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How to use Let's Encrypt certificates with Keycloak

Let's Encrypt + Keycloak

Keycloak provides user federation, strong authentication, user management, fine-grained authorization, and more.

Here is a guide to enable HTTPS access to your Keycloak server using a free Let's Encrypt SSL certificate. The beauty of Let's Encrypt is its ease of use and the fact that it's free!

This guide assumes you have already installed Keycloak at /opt/keycloak/ using the official guide for bare metal installs, and now you want to enable HTTPS access. You need to have version 20 or higher.

In all the instructions below, be sure to replace <DOMAIN> with the actual domain you will be using. All commands in this guide must be run as root.

1. Install certbot

First you will need to install certbot. This depends on the Linux distro you are using.

For example, for apt-based distros such as Debian or Ubuntu, you can just run the following:

apt install certbot

2. Create HTTPS certificates

  • Set up certificates:
$ certbot certonly --standalone --preferred-challenges http -d <DOMAIN>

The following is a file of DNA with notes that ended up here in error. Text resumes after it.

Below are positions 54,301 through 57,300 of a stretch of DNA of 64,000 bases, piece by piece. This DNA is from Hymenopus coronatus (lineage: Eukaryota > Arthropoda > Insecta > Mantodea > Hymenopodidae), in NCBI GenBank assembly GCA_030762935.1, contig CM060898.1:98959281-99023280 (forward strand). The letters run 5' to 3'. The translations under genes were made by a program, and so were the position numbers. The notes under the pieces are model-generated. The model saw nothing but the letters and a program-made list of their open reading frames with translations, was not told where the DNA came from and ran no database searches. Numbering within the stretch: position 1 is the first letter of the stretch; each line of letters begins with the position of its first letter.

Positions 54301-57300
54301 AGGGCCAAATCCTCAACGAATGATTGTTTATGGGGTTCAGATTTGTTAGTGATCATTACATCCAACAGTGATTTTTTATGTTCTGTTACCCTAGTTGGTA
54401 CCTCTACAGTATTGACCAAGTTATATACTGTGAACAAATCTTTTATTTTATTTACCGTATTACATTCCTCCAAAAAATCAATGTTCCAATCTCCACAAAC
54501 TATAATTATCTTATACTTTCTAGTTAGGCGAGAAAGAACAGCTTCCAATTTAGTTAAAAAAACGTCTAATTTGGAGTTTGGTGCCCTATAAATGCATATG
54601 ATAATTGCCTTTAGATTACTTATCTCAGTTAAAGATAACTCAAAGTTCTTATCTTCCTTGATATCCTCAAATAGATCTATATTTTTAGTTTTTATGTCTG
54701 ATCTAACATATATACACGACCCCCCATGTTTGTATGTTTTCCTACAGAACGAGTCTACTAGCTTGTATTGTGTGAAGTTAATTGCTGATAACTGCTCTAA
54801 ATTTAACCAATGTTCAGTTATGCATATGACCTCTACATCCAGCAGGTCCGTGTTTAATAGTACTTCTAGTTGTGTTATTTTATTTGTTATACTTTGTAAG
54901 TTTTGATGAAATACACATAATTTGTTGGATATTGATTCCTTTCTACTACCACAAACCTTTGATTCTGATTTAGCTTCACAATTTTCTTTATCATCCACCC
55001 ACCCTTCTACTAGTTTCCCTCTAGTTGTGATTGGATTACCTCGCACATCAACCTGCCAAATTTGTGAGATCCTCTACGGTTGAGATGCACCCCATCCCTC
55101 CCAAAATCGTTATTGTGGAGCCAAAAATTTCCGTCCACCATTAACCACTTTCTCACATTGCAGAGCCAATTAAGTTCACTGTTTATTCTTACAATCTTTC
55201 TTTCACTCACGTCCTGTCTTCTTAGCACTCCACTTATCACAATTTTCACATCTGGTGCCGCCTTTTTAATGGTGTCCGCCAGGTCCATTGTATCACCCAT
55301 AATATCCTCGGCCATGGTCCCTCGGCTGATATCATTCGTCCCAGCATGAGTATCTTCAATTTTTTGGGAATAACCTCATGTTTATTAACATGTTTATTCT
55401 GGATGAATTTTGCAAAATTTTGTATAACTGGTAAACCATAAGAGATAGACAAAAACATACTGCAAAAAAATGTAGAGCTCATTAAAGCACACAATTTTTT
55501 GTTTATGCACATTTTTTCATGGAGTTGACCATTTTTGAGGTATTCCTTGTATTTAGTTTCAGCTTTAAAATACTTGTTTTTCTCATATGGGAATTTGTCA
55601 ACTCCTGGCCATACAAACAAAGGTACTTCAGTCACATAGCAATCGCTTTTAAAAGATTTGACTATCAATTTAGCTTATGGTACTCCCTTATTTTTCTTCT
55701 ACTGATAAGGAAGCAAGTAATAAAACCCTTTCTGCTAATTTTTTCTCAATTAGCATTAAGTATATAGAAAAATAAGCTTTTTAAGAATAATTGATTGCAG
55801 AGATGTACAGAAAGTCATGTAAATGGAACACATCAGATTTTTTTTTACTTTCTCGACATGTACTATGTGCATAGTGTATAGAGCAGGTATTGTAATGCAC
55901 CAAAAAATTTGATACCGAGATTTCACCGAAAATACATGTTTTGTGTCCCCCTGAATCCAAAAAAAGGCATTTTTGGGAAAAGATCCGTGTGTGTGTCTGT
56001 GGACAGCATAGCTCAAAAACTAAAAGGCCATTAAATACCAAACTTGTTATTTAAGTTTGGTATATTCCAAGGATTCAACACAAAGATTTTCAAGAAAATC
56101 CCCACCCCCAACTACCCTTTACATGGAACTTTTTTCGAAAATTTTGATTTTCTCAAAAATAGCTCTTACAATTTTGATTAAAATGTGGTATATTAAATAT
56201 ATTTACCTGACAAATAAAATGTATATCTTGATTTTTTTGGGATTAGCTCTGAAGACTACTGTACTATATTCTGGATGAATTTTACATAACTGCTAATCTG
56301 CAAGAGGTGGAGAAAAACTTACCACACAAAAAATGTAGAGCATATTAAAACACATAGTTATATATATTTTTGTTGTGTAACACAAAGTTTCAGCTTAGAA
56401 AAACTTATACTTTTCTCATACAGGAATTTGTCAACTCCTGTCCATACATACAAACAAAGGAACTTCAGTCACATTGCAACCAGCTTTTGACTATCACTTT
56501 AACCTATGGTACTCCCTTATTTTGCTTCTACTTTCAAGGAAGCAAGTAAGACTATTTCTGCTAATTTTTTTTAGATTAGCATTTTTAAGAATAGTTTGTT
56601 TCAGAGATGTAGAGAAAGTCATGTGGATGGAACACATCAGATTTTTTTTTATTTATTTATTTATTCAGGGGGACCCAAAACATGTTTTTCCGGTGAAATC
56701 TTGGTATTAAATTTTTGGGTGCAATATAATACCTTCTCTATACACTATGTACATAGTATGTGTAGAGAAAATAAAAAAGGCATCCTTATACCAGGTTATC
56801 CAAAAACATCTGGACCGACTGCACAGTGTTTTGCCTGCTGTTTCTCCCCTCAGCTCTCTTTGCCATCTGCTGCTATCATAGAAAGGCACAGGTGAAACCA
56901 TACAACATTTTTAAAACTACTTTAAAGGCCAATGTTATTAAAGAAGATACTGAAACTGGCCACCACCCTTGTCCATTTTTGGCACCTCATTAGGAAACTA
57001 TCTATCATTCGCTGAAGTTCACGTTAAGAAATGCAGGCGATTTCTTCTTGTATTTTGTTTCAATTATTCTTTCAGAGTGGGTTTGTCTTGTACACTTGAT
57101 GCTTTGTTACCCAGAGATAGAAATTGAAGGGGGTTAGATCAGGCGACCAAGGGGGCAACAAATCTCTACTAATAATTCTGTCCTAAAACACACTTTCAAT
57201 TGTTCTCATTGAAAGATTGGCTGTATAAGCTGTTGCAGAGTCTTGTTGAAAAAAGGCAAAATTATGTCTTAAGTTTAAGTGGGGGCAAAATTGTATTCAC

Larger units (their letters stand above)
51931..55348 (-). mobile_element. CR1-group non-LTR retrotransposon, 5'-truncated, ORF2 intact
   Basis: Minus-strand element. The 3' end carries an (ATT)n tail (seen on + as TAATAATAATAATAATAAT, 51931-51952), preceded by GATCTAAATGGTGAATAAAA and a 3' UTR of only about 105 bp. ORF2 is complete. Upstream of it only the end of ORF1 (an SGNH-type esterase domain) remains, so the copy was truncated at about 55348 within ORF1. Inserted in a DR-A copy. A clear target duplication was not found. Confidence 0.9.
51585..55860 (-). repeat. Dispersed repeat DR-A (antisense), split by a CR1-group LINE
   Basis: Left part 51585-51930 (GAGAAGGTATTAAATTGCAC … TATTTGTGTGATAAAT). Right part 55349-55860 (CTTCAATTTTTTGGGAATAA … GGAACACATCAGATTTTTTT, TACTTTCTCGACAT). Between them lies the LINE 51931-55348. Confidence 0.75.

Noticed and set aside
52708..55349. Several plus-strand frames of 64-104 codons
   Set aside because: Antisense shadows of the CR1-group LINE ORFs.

3. Configure Keycloak to use Let's Encrypt certificates

  • Change configuration:
vi /opt/keycloak/conf/keycloak.conf
  • Add or update the following lines in that file:

  • Update keycloak config:
$ /opt/keycloak/bin/ build
  • You're done! Now you can run the following command and Keycloak should now be accessible from the browser via HTTPS:
$ /opt/keycloak/bin/ start

4. Optional: Set up Keycloak as a systemd service

The official guide purposely leaves this open-ended because there are many ways in which you might want to handle the lifecycle of the Keycloak server. However, I think a good approach is to just use systemd.

4.1. Set up systemd service

  • Create user and group:
$ useradd -g keycloak keycloak
  • Give access to certificates:
$ chmod 0755 /etc/letsencrypt/{live,archive}
$ chgrp keycloak /etc/letsencrypt/{live,archive}
$ chgrp -h keycloak /etc/letsencrypt/live/<DOMAIN>/privkey.pem
  • Give access to Keycloak directory:
$ chown -R keycloak:keycloak /opt/keycloak/
  • Create systemd service:
$ vi /etc/systemd/system/keycloak.service
  • Write the following contents into the file. You might need to add your chosen database service to the After line, for example postgresql.service or mysql.service.
Description=Keycloak Application Server

ExecStart=/opt/keycloak/bin/ start --optimized

  • Reload systemd config and start service:
$ systemctl daemon-reload
$ systemctl start keycloak.service

4.2. Automatic Keycloak server restart when certificates are updated

  • Make certbot restart Keycloak after updating certificates:
$ cd /etc/letsencrypt/renewal-hooks/deploy
$ vi
  • Write these contents:
systemctl restart keycloak
  • Make the script executable:
$ chmod +x

You're done! Now Keycloak is set up as a systemd service and will start when your machine boots up.